Sunday, 4 October 2015

On Wenlock Edge

In my previous blog, I perhaps neglected to mention that, when Siegfried Sassoon drove from Ludlow to the “Hydro” at Church Stretton, he did so by way of Wenlock Edge, a section of the Shropshire landscape made famous by A E Housman in his 1896 collection A Shropshire Lad.  Butterworth, Vaughan Williams and Ivor Gurney were among those inspired to write music by these poems, which gradually came to be regarded as a prophesy of the disruption of the rural way of life by the effects of the First World War.
Nowadays, the Edge is designated a site of special scientific interest for its limestone outcrops, whilst remaining a popular route for walkers.  Neither of the two best-known hills in the area (sometimes known as Little Switzerland), the Long Mynd and the Wrekin, is actually part of Wenlock Edge.  Although quite different from Sassoon’s beloved Weald of Kent, we can immediately see the appeal of this rolling - and sometimes rather pointy - countryside for him, and no doubt he also enjoyed pushing his little car to its mechanical limits on the quiet rural roads.  Automotive performance would seem to have improved little since 1924, however; on arrival at Lichfield he boasts in his diary of having done 200 miles on four gallons of petrol. Perhaps this is because cars in the 1920s, although capable of high speeds, were not really built for them, and the roads in Shropshire certainly would not have lent themselves to fast driving.
What associations Wenlock Edge may have had for Sassoon are not entirely clear from his diary entries. “Went across Wenlock Edge by Roman Bank to Church Stretton” is about all he tells us of the journey. Housman himself is mentioned three times in the published diaries for 1921-25, but never with any clue as to what Sassoon thought of his verse. However, we know that (in addition to Lionel Johnson's Essays, which brought him Robert Graves' friendship), he had taken a copy of A Shropshire Lad to the trenches with him. Housman was one of the poets Sassoon approached when he was planning the birthday tribute to Thomas Hardy in 1919. Although his best-known work was twenty years in the past, Housman was still very active as a lecturer, and was one of the names Sassoon's agent complained were dominating the post-war speaker circuit. In 1933, he would publish his lecture on the subject of "The Name and Nature of Poetry", which struck a chord with Siegfried; they shared the view that poetry should appeal to the emotions. There are already signs of Housman's influence in many of the war poems. Whether Housman had any admiration for Sassoon's work is less certain, since he wrote to an associate in 1931, complaining that Heinemann wanted to print one of his poems in "a wretched selection containing, for instance, six pieces of Sassoon's".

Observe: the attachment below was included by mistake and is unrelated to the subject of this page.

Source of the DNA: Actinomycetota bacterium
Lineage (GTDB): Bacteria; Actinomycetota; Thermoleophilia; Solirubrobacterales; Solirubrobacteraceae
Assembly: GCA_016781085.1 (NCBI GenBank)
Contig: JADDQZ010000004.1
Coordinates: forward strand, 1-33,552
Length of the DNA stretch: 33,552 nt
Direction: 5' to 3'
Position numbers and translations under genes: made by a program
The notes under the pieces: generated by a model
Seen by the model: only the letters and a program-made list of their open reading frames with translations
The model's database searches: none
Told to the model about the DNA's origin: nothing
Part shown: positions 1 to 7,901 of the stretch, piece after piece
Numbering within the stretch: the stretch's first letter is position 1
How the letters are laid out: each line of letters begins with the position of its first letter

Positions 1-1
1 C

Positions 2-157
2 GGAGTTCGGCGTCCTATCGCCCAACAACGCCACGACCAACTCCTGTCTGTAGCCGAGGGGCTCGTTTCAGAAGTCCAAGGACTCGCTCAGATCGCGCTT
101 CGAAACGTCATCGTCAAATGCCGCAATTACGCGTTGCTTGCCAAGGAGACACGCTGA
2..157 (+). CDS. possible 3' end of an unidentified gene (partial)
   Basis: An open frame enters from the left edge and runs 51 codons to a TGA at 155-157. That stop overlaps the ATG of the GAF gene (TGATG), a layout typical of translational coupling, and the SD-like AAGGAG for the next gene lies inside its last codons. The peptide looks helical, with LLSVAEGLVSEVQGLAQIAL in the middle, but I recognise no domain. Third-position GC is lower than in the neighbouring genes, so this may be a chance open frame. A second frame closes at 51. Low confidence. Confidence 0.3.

Alfred Edward Housman (1859-1936) was a native of Worcestershire, studied Classics at Oxford, and worked at the Patent Office in London.  Like Sassoon, he failed to complete his degree course, though he was undoubtedly more academically-inclined and spent the last 25 years of his life as a Cambridge professor.  Also like Sassoon, Housman had homosexual proclivities, and became very attached to a fellow-student at Oxford who, sadly, did not return his feelings.  The book that made him famous, A Shropshire Lad, was written while he lived in London, and published privately after Housman had failed to interest a publisher; this was another experience he shared with Sassoon.  
Yet the selection of Shropshire as a setting for his great work seems almost accidental.   The evocative phrases “blue remembered hills” and “land of lost content” both originate from Housman’s poems, but, although his ashes are buried at Ludlow, he spent little time in the county, and once confessed that the settings for the poems were “not exactly a real place”.  The hills of southern Shropshire, neighbouring his home county, evidently held some fascination for him. Perhaps precisely because they were not his home, they provoked a longing that could not be satisfied, a kind of Shangri-La that could never be achieved.

The A E Housman Society has been going for 43 years. This is not surprising, given the continued popularity and apparently timeless appeal of A Shropshire Lad. Long may it continue.
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